By boosting students’ levels of courage, we are helping them to persevere through the trials and tribulations that life throw at them while they are taking a leap of faith into bettering their lives. As we boost courage, we also instill confidence. Courage and confidence are two key ingredients into helping our students reach their goals, obtain dreams and earn their degree. It is in these amazing students and their achievements that we are fortunate enough as professors to leave a bit of our legacy, behind.

How to eMail Your Professor

So its 12:30 Pm and there you are at the computer trying to refresh the email inbox page. The big test is tomorrow and your Professor still hasn’t replied back, but why? Contrary to popular belief, that your Professor wants you to fail, the problem could stem from the fact that your email never reached him/her. Hence, the purpose of this guide is to show students how to write an effective email to their Professors.

The From Field

Always use your University or College email address when sending an email to your professor. This not only assures the professor that you are indeed a student but also avoids your email from getting put in the spam box. Many Universities and Colleges now employ a system of only allowing emails to be received from certain domains anything else (hotmail, yahoo…etc) is either automatically put in the spam box or is forwarded to the Professor as a potential spam.

Example:

[email protected]

The To Field

This is the single most important field, if you mess up in here there you can kiss your email good bye. Avoid putting the Professor’s name with the email (A Prof ), since not all emailing system can handle this format. It is always best to send your email to the Professor’s University or College account, since that is the email account that your Professor checks, or should check, the most. And again before sending the email double check to verify that email address was typed correctly.

Example:

[email protected]

The Subject Field

The subject field should be of the following format:

CollegeName-CourceCode-Title-Subject

CollegeName: Is the name of your post secondary institution (America Learning College, Boston University…etc). Yes I do realize that this may seem a bit redundant but it is important. Most Professors (Usually new Professors) teach at one or more Universities and Colleges at any given term, and the email from those institutions gets forwarded to one main address, usually their ISP email address. So to keep things organized its best to write the name of the College or University in the Subject Field.

CourseCode: Is the code name of the course (MTH140, CPS124, GEF345…etc). It’s best to keep the letters Capital and no spaces between the number and letter.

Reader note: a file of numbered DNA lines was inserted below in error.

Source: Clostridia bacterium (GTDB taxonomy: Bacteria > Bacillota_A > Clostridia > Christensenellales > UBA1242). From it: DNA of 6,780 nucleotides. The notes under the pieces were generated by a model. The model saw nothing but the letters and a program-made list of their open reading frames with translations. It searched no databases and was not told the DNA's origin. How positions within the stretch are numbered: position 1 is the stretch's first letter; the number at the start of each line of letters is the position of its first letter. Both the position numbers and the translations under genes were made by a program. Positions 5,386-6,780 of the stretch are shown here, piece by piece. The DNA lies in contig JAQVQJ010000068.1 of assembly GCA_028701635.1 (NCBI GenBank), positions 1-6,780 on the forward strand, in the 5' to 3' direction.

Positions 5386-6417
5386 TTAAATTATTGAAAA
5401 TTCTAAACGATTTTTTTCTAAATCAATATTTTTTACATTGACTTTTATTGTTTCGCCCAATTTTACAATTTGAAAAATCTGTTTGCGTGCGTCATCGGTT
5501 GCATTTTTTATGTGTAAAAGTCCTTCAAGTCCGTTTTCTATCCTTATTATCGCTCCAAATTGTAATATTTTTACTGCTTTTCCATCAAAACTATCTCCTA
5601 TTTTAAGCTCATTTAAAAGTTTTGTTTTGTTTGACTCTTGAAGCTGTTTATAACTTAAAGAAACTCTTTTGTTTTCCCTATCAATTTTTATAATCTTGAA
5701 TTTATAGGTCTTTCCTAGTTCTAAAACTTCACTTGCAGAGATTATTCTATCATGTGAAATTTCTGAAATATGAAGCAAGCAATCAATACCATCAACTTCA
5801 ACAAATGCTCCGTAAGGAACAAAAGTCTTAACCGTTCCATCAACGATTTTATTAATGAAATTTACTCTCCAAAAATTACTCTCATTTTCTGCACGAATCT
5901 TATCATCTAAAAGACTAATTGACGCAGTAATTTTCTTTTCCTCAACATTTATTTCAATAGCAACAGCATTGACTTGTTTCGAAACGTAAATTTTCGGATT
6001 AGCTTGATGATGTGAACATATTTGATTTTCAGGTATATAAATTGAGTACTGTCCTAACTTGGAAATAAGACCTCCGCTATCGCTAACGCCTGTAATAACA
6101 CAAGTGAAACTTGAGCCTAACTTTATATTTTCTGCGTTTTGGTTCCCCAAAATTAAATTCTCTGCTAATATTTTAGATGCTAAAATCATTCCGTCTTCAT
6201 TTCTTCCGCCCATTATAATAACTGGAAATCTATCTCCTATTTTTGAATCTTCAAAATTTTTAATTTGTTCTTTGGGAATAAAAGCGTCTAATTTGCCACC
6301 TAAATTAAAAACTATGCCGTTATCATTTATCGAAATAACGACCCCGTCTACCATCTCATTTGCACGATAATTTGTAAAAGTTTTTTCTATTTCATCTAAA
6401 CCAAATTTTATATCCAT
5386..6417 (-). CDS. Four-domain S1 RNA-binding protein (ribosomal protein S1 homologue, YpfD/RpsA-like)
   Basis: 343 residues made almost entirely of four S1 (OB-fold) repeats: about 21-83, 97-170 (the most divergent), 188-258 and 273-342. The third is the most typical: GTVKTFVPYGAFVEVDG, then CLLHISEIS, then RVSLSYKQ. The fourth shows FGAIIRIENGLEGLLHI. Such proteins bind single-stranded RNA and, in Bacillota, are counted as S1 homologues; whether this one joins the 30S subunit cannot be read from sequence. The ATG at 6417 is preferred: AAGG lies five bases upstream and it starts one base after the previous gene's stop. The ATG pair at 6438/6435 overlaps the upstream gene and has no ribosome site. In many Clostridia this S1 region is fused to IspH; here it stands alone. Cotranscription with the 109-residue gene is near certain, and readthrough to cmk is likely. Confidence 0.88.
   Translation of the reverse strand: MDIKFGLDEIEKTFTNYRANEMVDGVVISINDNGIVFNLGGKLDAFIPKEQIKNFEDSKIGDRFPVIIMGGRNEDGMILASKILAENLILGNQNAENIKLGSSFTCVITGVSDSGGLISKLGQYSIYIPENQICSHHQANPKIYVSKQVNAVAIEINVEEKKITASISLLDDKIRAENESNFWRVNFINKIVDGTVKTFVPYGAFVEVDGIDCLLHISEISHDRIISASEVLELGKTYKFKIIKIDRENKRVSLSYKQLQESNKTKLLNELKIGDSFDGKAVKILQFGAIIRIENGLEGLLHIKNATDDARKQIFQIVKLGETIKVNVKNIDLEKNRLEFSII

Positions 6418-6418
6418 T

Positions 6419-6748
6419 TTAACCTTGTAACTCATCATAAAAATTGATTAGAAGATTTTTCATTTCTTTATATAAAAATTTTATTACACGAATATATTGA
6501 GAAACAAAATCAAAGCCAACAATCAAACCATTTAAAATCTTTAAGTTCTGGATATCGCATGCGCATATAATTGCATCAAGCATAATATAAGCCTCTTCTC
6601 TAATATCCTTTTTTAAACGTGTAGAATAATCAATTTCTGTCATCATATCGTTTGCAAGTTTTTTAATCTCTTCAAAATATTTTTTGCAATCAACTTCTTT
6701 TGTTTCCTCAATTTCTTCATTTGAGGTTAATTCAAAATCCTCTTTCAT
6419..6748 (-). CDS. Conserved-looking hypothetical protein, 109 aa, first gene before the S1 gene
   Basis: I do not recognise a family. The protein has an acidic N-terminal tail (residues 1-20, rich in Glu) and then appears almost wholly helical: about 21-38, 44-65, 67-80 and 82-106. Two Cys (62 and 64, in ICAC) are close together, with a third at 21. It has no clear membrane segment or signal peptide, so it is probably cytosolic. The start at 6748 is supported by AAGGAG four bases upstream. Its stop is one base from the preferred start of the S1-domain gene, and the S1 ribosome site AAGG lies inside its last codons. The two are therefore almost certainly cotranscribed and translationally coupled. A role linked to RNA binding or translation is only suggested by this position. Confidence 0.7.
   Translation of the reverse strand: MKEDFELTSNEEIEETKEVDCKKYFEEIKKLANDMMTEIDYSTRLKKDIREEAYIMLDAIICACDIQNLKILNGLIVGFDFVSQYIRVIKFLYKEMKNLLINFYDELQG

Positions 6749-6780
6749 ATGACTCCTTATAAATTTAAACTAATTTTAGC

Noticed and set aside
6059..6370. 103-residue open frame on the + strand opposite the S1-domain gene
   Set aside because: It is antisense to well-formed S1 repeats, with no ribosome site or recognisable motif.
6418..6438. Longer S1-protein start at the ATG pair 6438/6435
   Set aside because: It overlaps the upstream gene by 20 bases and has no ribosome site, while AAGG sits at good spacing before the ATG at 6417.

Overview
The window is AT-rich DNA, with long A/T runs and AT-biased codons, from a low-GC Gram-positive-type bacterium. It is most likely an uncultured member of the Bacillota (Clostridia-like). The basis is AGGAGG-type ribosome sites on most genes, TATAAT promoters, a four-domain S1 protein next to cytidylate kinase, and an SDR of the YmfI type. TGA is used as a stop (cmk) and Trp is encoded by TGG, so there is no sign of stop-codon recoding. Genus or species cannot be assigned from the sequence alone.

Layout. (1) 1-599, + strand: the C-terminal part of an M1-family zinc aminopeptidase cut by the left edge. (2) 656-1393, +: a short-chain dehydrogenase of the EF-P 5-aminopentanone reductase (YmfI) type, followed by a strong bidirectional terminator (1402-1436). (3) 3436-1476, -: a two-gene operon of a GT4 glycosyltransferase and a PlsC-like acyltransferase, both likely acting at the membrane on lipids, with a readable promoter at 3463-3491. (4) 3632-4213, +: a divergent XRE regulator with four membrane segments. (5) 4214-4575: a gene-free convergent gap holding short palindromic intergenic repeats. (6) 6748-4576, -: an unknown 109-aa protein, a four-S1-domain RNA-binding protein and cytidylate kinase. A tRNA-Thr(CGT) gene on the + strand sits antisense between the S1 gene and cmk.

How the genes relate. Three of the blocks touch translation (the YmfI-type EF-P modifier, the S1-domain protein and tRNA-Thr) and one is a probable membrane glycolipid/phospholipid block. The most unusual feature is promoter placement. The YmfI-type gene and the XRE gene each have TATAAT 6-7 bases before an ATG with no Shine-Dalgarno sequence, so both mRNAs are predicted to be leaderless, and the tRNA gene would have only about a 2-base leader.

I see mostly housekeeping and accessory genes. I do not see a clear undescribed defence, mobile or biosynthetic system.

Title: Over here you type in the title of your subject. (Test 1, Midterm, Exam, Assignment 5…etc)

Subject: Over here you type in what concern or problem you might have (Due Date Issue, Missed Test Issue, HW Problem #45…etc). Remember to keep it brief, no more then 5 words.

Example:

Boston College-MTH140-Assignment 4-HW Problem #45

The Text Body Field

Try to keep things simple, clean and to the point. By that I mean no 2 page emails or fancy fonts and color, remember your first priority is to convey your message not to show off your email editing skills. Start off with writing the Professors name (Prof C.Mcgill, Prof U.Stan…etc). Move on to the subject of your email, as a reminder restate the Course Code and Title Field (During the Monday’s MTH140 class you stated for Assignment 4). The next line should state the problem or concern. Remember to provide details and avoid repetitions. Its best to end the email with a salutatory statement (Thank You, Yours Truly..etc) and use your name, student number and College or University name as signature.

Example:

Prof C. Mcgill,

During the Monday’s MTH140 class you stated for Assignment 4 question #41 to use the second derivative theorem. However, I am having trouble as to how to find the delta X? In particular, during the situation when time is 3 seconds and delta Y is 0. Do we set delta Y to Ymin and solve from there?

Thank You

_________________

Any Student

#:0101010101

Boston University

Things to Keep In Mind

– Give a minimum of one weekday for Professors to reply back, before sending another email.

– Avoid sending multiple duplicate emails at any one given time.

– Try to send emails during weekdays and if possible during the Professors office hours.

– Try to be respectful and Professional (i.e. no offensive language, spell check…etc).

– Avoid taking out frustration by spamming the Professors email box.

For College Admission Success, Mind Your Manners

You may be wondering how college admissions and manners could possibly be related. The connection is surprisingly clear. As you go through the college planning process, you’ll deal with adults who have some influence on your future. How you handle these encounters can make all the difference.

Frequently, the college admissions process seems quite impersonal, but there are many interactions with college representatives, admissions officers, alumni and high school teachers. This is where manners and appropriate behavior play a role.

Read on to find out the five areas of college admissions where manners do matter:

Teacher recommendations